GS: Andrea spent two years on the archival research and the personal collections, and sitting in the National Archives at a time when you would just ask for a reel and it would come up on brittle 35-millimeter. And you'd have to wear white gloves and thread it up, and then mark the pieces that you wanted to have copied onto film for the edit. 

It was this incredibly laborious and intense process. It was not like today, where you make a phone call and the next day they send you a stream of archive. Then again, I think that you see a lot of film using the same material because people don't go to the archives and look anymore. And very often the person in the archive is just a clerk. Some of them know the archive, and some of them don't.  

D: Did you encounter a lot of surprising images that you weren’t expecting to use?

GS: Oh, of course. And then to know who the people were. You had to have a knowledge of American history to know that was Roy Cohn, and why that was such an important…I think we actually got that footage from Emile de Antonio, who was kind of a mentor to me. He had made a film about the McCarthy hearings, and it was only archive, and he gave me access to those.

D: I really do love that McCarthy clip, where he’s jokingly debating the words “pixie” and “fairy” with another congressman, with Roy Cohn sitting uncomfortably by his side. The image is so strong. You don’t have to say anything.

GS: Exactly. And everybody reads it a little differently. But the other thing is, we did find some footage that we thought, This is just too good. For example, we found this footage of an interracial, all-women’s jazz band called the International Sweethearts of Rhythm. We were gonna use it to show women doing untraditional things during World War II—the men were away and the women could play. But then we realized it was a film in and of itself. So we didn't put that footage in, and instead Andrea and I went on to make International Sweethearts of Rhythm.

D: But did you find anything that shattered preconceived notions you might have had?

GS: Well, I didn't really, but remember, I was 26 years old. I was a history buff, but I wasn't a student of history. I was a women's studies major, so I knew a lot about the portrayal of women, and the place of women in society, and the way that society dictates. Of course that doesn't mean people live within the dictates.

Also, I grew up in a public housing project on the outskirts of a university town, in Ann Arbor, Michigan. All my friends were black and Mexican and white, so for me this idea of what they now call intersectionality—that was just where I came from and who I was. I think that influenced the film a lot. But we were such pioneers that everything was a surprise in a way.

D: Back in the ’80s there wasn't a lot of representation of people of color in the media.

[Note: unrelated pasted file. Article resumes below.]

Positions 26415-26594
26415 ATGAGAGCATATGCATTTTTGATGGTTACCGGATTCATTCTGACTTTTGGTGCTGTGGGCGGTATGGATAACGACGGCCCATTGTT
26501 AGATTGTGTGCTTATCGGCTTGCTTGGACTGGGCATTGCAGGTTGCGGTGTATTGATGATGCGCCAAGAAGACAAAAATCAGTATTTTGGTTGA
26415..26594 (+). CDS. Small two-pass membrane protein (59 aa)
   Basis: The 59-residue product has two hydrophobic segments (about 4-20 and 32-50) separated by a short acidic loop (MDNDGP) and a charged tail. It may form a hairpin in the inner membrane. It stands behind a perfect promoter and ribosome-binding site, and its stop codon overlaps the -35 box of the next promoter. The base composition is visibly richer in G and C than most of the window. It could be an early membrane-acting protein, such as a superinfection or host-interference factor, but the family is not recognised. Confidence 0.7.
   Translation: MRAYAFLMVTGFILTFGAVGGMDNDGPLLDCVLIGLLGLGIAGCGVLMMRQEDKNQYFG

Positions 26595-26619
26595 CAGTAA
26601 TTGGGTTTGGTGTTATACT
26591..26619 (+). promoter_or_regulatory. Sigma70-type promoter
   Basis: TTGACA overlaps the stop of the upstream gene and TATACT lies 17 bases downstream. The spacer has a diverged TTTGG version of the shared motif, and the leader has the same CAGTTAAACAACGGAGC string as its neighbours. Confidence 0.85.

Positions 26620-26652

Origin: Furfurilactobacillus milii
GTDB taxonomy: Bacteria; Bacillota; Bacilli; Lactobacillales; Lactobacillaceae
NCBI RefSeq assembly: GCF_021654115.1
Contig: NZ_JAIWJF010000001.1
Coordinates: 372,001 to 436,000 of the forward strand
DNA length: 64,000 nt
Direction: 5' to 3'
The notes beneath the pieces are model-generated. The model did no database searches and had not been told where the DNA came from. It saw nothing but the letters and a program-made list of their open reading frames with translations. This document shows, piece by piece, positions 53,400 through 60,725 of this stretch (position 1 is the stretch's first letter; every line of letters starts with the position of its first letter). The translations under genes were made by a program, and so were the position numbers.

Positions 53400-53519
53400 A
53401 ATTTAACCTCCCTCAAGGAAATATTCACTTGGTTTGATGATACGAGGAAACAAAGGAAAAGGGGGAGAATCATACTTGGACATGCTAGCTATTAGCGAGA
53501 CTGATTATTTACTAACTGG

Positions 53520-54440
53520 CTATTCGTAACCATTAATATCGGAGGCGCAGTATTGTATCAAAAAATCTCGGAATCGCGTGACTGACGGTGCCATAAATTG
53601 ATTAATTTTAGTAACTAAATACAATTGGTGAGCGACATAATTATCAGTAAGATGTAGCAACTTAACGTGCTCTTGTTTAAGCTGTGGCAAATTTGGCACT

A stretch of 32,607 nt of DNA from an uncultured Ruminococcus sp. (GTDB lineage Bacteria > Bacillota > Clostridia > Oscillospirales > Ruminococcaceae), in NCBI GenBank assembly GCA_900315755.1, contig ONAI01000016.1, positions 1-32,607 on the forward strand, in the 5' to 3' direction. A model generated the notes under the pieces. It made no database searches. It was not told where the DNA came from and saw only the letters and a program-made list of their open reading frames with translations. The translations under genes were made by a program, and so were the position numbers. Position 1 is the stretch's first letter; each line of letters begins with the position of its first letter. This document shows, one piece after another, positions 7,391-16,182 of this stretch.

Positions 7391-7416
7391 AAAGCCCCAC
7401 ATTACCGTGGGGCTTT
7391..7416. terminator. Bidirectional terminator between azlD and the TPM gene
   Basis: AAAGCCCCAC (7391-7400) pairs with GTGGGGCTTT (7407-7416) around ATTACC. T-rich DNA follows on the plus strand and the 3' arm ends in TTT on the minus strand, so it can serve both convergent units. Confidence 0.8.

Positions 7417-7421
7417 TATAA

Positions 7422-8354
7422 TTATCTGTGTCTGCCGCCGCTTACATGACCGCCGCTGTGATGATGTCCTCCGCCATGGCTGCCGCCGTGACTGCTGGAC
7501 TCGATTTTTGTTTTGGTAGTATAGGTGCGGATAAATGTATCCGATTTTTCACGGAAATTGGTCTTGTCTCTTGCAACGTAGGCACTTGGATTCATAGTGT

GS: Oh, no. You know, people can talk the talk, but when it comes down to actually including different perspectives, there's always a reason to exclude. Like, “We want women, but you're the wrong woman.” Or “He's an interesting guy, but he’s a black guy so he doesn't exactly fit the story.” You just get so much of that.

D: Your film almost exclusively features gays and lesbians. Did you have problems finding trans people to go on camera? You said Marsha P. Johnson didn't want to go on camera, right?

GS: To tell you the truth, I wouldn't necessarily say that she didn't want to go on camera. That would be the one mistake I feel I made. We decided not to interview her for some reason. I suppose she would have wanted to go on camera, I don't know.

Now Audre Lorde…I had friends who were friends with her. I knew women of her generation who were role models in the sense of women's history to me. I knew those people tangentially and they knew Audre, of course. So I came with a little bit of a calling card.

But regardless, Audre Lorde said, “I have to approve the use of my interview.” It was the first and only time I've ever agreed to that. Now that's pretty standard, but back then that was considered really—my executive producer, John Scagliotti, just about had a heart attack when I said I’d agreed to that! It wasn't considered journalistically sound. But I felt she’d been burned before and I wanted to respect her. I also had total confidence that she was gonna like my film. Where that came from, I don’t know.

It was an age of incredible optimism. But then you also think, it was Anita Bryant time. We thought Reagan was the worst thing that ever happened. We opened the film with him. Who would've known we would end up with Trump? They’re not even on the same scale.

D: Well, Reagan wouldn't speak about AIDS until years into the crisis, so I don't know if we want to give him a pass.

GS: No, no, no, I don't want to give him a pass. I agree.

Lauren Wissot is a film critic and journalist, filmmaker and programmer, and a contributing editor at both Filmmaker magazine and Documentary magazine. She's served as the director of programming at the Hot Springs Documentary Film Festival and the Santa Fe Independent Film Festival, and has written for SalonBitchThe Rumpus and Hammer to Nail.